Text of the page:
It’s a scene played out in every teenage coming-of-age movie: the over-the-top, out-of-control house party. It begins with someone’s parents going out of town for the weekend, and a few texts and snap chat posts later, the house is besieged with hundreds of teens, crates of alcohol and raucous party goers looking to blow off some steam. What the movies don’t show, however, is the aftermath—especially when it comes to the legal implications of teens and underage drinking. And it isn’t just a problem for those under the age of 21. Parents and adults who knowingly—or even unknowingly—serve alcohol to minors can find themselves in real legal trouble.
Criminal charges– Adults caught supplying alcohol, even inadvertently, to minors face serious liabilities. In some states, they are subject to hefty financial consequences, including fines and restitution to victims in the event of an accident.In addition, they may be charged in the criminal courts for, among other things, contributing to the delinquency of a minor.
Financial liability– In addition to civil suits, adults may be subject to municipal fees. Increasingly, communities are enacting special laws that punish parents for allowing or contributing to underage drinking. In some NorthernCalifornia communities, for example, parents are billed for police costs—up to $1,000—for time spent breaking up a party. In some counties, parents are financially and criminally liable when minors at a party consume alcohol—which, in some cases, is defined as a gathering of three or more people—whether or not the parents knew about the event beforehand.DUI and license suspension– Where a blood alcohol level of.08 might put an adult behind bars, in some states, a .05 might be enough to put an underage drinker in jail. Underage drinkers may also have their drivers licenses suspended, even if the reason they were breathalyzed had nothing to do with driving.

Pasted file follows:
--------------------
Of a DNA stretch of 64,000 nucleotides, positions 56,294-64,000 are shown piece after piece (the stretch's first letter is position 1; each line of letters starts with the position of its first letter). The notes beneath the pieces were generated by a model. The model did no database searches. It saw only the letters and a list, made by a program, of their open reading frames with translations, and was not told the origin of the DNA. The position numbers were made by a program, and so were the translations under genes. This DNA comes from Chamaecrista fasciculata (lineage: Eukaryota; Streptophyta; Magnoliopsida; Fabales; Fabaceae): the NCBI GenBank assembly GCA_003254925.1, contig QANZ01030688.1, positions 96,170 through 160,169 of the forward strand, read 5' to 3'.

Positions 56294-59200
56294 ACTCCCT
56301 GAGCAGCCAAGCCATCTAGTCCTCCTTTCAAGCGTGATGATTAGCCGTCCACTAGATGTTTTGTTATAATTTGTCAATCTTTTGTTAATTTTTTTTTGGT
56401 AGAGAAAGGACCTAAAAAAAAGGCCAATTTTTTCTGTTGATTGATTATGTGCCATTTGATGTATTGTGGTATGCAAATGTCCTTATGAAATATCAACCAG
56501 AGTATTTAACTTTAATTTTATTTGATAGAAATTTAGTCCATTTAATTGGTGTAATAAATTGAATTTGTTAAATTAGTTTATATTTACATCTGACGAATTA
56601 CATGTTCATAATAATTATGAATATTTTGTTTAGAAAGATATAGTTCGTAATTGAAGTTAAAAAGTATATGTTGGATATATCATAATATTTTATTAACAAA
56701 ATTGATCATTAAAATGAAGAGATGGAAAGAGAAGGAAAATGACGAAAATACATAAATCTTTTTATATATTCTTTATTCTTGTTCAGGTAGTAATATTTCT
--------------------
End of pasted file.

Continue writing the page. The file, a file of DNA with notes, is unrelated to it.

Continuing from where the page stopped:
Felony burglary– Teens contemplating “borrowing” an unattended home for a party are in danger of receiving a simple trespassing charge. It’s considered burglary, which is a felony in some states. If a minor takes anything from the house, it can result in serious charges, including being sent to prison. If the minor in a state with a three-strikes law, this offense it’s considered a first strike.The best defense to protecting yourself from these and other legal consequences of underage drinking is to talk seriously with your children about alcohol, parties and family liability long before it’s an issue. Avoid leaving teens home alone overnight—wild parties can instantaneously appear, with out any intention on your or your child’s part. Let neighbors know when you leave town. And finally, consult your homeowner’s insurance policy to make sure you have adequate personal liability insurance.